CAPE TOWN - George Municipality and the local engineering community are celebrating the success of the award-winning Garden Route Dam spillway, after the dam overflowed for the first time since the spillway was constructed and the dam wall raised about two years ago.
The municipality’s civil engineering services acting director, Lionel Daniels, said the heavy rainfall and flash floods last Monday had overshadowed the dam’s overflowing on the same day.
But it remained a significant milestone in the city’s long-term planning for water security, he said.
“There are many reasons we are celebrating this project, including an increased capacity of 25% by raising the full supply level of the dam by 2.5m.
“The ingenious duckbill-shaped spillway design improved the dam’s safety in a practical and cost-effective way that earned the designers, Zutari, a win in the technical excellence category at the South African Institute of Civil Engineering (SAICE) Awards last year.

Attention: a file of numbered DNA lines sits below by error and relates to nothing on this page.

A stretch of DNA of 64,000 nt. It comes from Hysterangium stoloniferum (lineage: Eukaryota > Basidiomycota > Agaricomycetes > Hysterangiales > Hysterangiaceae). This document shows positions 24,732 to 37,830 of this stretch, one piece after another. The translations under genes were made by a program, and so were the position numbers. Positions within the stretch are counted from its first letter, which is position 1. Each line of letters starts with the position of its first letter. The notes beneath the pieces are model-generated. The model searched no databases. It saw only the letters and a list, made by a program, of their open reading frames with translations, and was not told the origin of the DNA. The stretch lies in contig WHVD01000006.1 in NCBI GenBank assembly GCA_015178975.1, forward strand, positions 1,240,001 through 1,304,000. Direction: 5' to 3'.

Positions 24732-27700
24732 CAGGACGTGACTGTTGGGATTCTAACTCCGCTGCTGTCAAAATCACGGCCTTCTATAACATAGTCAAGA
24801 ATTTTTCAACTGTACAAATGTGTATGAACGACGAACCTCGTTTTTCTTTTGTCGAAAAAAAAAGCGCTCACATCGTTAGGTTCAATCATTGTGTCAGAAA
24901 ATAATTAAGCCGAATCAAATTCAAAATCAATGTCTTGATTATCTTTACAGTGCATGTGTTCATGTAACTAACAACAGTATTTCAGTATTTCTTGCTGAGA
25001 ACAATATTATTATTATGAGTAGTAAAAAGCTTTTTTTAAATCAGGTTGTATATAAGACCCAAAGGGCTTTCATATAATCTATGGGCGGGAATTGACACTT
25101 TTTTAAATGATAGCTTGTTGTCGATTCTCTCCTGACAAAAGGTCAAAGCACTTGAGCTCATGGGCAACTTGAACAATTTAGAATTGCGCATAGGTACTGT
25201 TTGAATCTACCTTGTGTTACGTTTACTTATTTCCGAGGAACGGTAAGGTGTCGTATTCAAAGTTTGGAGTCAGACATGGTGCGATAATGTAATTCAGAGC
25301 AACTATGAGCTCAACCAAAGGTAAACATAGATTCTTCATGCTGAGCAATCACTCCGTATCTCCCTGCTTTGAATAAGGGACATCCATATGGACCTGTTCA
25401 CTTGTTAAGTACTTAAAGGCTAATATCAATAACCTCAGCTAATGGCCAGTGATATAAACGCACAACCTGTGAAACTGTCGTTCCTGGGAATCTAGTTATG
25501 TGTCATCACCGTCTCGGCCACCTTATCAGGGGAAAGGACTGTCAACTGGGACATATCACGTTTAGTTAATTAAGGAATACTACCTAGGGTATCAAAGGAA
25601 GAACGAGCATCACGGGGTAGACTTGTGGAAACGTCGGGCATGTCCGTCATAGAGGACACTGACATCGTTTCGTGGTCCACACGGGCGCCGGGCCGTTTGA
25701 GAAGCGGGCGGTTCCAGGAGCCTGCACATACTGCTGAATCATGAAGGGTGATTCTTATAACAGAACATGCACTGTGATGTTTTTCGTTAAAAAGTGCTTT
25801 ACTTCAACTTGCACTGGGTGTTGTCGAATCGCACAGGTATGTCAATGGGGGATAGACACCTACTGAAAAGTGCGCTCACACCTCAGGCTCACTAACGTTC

“The design is relatively new in the engineering world, and as far as we know it is not being used in this way anywhere else in South Africa.
“It was extensively researched and tested at the University of Pretoria and its shape is designed to slow down the water-flow, using basic physics principles. The design is brilliant in its simplicity and it was a real victory to see the dam overflow and the spillway working so effectively,” said Daniels.
The Garden Route Dam, situated just outside the north-east urban edge of George, is the main source of potable water for the city. Its capacity had become a concern as the municipal area has continued to grow exponentially.
Also, the Southern Cape region experienced two major droughts in seven years.
The Garden Route Dam spillway and wall project was completed in January 2020, and increased the dam storage capacity by 25% – from 10 million cubic metres to an estimated new capacity of 12.5 million cubic metres.